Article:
Call me irresistible
Susan Elizabeth Phillips
Call Me Irresistible
To Iris, Miss Irresistible
Before Teddy knew it, his mom was hugging him and Dallie was hugging her, and the three of them were standing right there in the middle of the Statue of Liberty security office hugging each other and crying like a dumb old bunch of babies.
— FROM FANCY PANTS
More than a few residents of Wynette, Texas, thought Ted Beaudine was marrying beneath himself. It wasn’t as if the bride’s mother was still the president of the United States. Cornelia Jorik had been out of office for over a year. And Ted Beaudine was, after all, Ted Beaudine.
The younger residents wanted him to marry a multiplatinum rock star, but he’d already had that chance and turned her down. Ditto a reigning actress-fashionista. Most, however, thought he should have chosen someone from the world of women’s professional sports, specifically the LPGA. As it was, Lucy Jorik didn’t even play golf.
That didn’t stop the local merchants from stamping Lucy’s and Ted’s faces on some special-edition golf balls. But the dimpling made them look a little cross-eyed, so most of the tourists who crowded the town to catch a glimpse of the weekend festivities favored the more flattering golf towels. Other bestsellers included the commemorative plates and mugs mass-produced by the town’s Golden Agers, with the proceeds going to repairing the fire-damaged Wynette Public Library.
As the hometown of two of the greatest players in professional golf, Wynette, Texas, was used to seeing celebrities walking its streets, although not a former president of the United States. Every hotel and motel within a fifty-mile radius was filled with politicians, athletes, movie stars, and heads of state. Secret Service agents had popped up all over, and way too many journalists were taking up valuable bar space at the Roustabout. But with only one industry to support the local economy, the town had fallen on tough times, and Wynette’s citizens welcomed the business. The Kiwanis had gotten particularly inventive by selling bleacher seats across the street from Wynette Presbyterian for twenty dollars each.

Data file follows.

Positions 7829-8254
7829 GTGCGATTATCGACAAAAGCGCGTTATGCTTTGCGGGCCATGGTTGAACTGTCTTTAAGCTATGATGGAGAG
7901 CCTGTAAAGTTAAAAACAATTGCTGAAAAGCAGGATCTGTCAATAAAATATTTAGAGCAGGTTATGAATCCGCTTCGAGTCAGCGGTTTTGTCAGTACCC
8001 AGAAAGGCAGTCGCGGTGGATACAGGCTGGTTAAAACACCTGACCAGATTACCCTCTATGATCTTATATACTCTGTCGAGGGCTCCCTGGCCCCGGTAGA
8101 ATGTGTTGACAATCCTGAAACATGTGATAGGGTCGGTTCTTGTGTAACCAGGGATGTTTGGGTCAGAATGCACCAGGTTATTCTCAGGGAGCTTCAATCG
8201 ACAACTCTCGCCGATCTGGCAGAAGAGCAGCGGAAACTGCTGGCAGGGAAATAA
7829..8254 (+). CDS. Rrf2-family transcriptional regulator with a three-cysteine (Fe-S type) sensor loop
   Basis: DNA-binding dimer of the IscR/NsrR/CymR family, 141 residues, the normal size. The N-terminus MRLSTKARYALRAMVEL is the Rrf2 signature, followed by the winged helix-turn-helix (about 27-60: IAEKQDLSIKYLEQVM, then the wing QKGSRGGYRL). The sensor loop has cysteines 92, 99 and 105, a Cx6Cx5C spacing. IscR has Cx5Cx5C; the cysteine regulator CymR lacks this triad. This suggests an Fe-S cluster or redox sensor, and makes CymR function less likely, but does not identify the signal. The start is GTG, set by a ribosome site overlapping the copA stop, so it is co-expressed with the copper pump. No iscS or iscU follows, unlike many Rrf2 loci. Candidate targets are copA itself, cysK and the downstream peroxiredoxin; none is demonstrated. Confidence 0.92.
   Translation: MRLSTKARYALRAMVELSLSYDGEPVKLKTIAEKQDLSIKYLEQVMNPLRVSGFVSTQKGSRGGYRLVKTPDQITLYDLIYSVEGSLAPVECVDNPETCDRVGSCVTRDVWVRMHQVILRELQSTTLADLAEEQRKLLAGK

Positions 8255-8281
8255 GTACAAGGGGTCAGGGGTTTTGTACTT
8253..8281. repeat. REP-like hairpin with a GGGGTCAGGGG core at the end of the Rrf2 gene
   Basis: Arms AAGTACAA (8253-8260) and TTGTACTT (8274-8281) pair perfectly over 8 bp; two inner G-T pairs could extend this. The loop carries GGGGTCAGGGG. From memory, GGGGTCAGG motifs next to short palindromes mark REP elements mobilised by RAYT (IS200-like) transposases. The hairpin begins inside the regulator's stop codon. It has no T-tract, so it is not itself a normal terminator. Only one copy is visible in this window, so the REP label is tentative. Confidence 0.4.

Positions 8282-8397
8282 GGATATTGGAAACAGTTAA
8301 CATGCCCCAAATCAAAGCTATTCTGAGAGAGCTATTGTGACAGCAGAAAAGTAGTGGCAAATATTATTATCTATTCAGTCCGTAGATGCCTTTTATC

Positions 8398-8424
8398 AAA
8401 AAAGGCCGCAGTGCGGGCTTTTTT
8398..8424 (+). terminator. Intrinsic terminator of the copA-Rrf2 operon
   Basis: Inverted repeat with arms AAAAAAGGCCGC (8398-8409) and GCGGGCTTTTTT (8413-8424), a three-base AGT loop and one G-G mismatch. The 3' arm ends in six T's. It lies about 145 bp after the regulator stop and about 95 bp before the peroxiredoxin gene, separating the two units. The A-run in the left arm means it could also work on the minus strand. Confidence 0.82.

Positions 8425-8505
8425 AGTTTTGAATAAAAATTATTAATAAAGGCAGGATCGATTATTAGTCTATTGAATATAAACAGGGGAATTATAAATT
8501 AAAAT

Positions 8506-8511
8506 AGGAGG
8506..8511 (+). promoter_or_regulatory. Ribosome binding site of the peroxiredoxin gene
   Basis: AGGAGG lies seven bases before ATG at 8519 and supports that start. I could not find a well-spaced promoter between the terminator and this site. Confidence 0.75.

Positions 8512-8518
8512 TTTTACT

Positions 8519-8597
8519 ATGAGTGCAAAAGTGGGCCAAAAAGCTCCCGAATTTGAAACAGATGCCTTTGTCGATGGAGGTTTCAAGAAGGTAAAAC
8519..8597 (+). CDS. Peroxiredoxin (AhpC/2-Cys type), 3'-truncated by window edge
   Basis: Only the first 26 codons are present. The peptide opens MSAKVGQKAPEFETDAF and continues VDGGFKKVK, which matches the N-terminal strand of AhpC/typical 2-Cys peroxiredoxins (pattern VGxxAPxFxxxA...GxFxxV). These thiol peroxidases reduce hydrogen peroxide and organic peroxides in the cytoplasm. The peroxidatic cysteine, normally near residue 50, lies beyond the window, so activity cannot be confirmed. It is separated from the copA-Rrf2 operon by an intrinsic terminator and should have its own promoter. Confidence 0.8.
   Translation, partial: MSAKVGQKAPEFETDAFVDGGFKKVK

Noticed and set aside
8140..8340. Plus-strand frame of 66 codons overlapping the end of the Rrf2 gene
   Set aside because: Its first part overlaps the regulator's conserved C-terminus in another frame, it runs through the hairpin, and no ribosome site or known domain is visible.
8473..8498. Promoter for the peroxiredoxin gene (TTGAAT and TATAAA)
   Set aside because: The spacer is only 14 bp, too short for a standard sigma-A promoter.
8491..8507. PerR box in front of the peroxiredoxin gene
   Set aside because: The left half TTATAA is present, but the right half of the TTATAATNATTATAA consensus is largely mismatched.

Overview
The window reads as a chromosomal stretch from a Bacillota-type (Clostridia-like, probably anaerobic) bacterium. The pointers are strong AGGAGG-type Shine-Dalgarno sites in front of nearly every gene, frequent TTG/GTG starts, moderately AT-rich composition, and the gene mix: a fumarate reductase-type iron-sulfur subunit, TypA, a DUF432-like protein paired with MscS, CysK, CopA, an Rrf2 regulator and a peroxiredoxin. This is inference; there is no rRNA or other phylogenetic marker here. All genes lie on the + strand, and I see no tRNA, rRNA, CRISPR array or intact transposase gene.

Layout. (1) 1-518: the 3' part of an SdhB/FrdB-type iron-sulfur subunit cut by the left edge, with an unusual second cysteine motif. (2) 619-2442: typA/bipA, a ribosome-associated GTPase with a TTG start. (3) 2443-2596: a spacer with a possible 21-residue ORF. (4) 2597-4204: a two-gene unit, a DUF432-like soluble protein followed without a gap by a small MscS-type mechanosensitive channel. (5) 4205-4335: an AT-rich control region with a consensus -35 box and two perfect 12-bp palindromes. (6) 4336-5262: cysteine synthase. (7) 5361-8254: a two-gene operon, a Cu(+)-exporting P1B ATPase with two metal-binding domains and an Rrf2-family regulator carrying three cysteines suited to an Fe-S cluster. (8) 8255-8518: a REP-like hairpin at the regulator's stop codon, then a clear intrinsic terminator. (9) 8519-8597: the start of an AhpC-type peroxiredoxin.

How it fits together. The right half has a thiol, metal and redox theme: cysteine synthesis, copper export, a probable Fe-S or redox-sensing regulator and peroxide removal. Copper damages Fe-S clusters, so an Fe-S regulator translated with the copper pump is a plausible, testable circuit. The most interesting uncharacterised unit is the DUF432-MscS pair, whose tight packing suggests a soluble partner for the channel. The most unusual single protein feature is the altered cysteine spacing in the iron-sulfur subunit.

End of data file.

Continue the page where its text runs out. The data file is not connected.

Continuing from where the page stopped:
The general public had been shocked when the bride had chosen the small Texas town for the ceremony instead of having a Beltway wedding, but Ted was a Hill Country boy through and through, and the locals had never imagined he’d marry anyplace else. He’d grown into a man under their watchful eyes, and they knew him as well as they knew their own families. Not a soul in town could muster up a single bad thing to say about him. Even his ex-girlfriends couldn’t do more than muster sighs of regret. That’s the kind of man Ted Beaudine was.
Meg Koranda might be the daughter of Hollywood royalty, but she was also broke, homeless, and desperate, which didn’t exactly put her in the mood to be a bridesmaid at her best friend’s wedding. Especially when she suspected her best friend just might be making the mistake of a lifetime by marrying the favorite son of Wynette, Texas.
Lucy Jorik, the bride-to-be, paced the carpet of her suite at the Wynette Country Inn, which her illustrious family had taken over for the festivities. “They won’t say it to my face, Meg, but everybody in this town believes Ted is marrying down!”
Lucy looked so upset that Meg wanted to hug her, or maybe she wanted that comfort for herself. She vowed not to add her own misery to her friend’s distress.